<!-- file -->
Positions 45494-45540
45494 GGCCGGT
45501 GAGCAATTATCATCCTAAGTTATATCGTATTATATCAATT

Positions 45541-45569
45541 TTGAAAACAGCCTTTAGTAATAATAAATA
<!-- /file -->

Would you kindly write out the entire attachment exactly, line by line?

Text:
Positions 45494-45540
45494 GGCCGGT
45501 GAGCAATTATCATCCTAAGTTATATCGTATTATATCAATT

Positions 45541-45569
45541 TTGAAAACAGCCTTTAGTAATAATAAATA